Signaling pathway integrated knowledge engine

TLR: 

Toll-like receptor

TNF: 

Tumor necrosis factor

Declarations

Acknowledgements

We thank all members of Dr. Xiaochen Bo lab, who helped us improve our software, web server and manuscript.

Funding

This work has been supported by grants from the National Nature Science Foundation of China (U1435222, 81273488, 61402486, 2015CXJJ002), Program of International S&T Cooperation (2014DFB30020). The funders had no role in study design, data collection and analysis, decision to publish, or preparation of the manuscript.

Availability of data and materials

All materials are included as Additional files.

Authors’ contributions

WX designed and implemented the webserver. WX and YC wrote the manuscript and optimized the webserver. ZX, HH, SH and HH tested the webserver. XB and FL participated in the design of the study and helped to draft the manuscript. All authors read and approved the final manuscript.

Authors’ information

WX, HH and SH are PhD candidates in the Department of Biotechnology at Beijing Institute of Radiation Medicine (contact: xuwenjian85@qq.com, frank.g@126.com, 809848790@qq.com). YC is an assistant professor in Tianjin Institute of Health & Environmental Medicine (contact: yiluheihei@gmail.com). ZX is a student in the Department of Biomedical Engineering at College of Life Science and Technology, Huazhong University of Science and Technology (contact: curtwild@163.com). HH is a master student in the Department of Biomedical Engineering at National University of Defense Technology (contact: omega@smail.nju.edu.cn). FL is an assistant professor in the Department of Biotechnology at Beijing Institute of Radiation Medicine (contact: pittacus@gmail.com). XB is a professor in the Department of Biotechnology at Beijing Institute of Radiation Medicine (contact: boxc@bmi.ac.cn).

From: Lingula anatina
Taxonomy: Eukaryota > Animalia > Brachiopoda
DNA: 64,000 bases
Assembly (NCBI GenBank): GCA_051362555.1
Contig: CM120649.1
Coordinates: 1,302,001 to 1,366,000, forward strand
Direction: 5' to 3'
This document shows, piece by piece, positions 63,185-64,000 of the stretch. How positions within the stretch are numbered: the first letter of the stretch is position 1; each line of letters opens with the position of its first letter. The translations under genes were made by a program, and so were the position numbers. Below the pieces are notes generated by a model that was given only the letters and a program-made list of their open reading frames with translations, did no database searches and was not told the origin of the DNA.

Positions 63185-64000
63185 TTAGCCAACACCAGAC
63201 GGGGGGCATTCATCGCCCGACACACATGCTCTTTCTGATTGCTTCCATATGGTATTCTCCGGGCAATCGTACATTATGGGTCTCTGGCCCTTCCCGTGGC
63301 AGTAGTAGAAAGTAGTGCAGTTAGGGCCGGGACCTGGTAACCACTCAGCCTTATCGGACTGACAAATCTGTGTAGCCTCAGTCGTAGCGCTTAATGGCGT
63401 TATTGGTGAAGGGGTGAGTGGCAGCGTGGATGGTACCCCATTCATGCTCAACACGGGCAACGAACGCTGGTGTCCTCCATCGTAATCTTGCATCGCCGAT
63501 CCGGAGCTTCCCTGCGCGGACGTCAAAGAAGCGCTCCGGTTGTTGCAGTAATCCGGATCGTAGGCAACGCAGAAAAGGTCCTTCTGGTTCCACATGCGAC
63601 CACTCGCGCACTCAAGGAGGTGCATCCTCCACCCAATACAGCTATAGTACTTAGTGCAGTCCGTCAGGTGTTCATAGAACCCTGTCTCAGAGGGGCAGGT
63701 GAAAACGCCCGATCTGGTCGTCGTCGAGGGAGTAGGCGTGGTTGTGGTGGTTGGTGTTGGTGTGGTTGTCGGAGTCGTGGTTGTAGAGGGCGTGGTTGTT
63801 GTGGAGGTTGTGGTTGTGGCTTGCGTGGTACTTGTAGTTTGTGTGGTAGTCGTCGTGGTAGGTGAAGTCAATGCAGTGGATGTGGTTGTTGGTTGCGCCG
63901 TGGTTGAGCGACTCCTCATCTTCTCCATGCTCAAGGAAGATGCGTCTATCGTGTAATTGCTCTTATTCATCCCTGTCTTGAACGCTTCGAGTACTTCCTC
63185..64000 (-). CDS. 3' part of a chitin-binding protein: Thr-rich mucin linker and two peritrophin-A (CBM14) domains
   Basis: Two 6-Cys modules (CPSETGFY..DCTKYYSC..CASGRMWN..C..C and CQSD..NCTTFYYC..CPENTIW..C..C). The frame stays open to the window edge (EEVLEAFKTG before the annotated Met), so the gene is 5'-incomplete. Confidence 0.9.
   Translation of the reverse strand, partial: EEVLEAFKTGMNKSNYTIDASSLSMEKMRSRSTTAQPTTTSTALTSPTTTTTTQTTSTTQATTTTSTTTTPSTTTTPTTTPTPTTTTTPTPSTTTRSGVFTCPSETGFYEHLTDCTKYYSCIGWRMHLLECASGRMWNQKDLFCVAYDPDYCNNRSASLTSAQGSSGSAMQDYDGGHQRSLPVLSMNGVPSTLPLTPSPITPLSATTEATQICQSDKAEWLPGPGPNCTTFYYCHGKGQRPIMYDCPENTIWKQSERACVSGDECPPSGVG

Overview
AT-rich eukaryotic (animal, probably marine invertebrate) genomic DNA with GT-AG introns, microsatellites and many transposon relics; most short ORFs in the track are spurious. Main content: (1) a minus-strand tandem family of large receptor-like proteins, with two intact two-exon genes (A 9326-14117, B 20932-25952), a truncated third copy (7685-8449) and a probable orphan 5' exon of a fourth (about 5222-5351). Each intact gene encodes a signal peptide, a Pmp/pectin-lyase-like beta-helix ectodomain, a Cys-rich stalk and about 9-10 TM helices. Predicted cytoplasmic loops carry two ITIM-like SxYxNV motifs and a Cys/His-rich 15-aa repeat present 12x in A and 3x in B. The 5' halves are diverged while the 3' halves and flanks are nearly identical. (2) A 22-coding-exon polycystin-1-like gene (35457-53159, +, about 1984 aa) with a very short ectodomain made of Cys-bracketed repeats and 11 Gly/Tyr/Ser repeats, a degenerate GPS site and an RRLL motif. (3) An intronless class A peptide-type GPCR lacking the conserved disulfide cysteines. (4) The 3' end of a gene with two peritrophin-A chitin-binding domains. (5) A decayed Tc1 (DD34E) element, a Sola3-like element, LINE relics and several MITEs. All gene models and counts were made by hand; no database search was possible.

Competing interests

The authors declare that they have no competing interests.

Consent for publication

Not applicable.

Ethics approval and consent to participate

Not applicable.

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Authors’ Affiliations

(1)
Department of Biotechnology, Beijing Institute of Radiation Medicine
(2)
Tianjin Institute of Health & Environmental Medicine
(3)
Department of Biomedical Engineering, College of Life Science and Technology, Huazhong University of Science and Technology
(4)
Department of Biomedical Engineering, National University of Defense Technology

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© The Author(s). 2017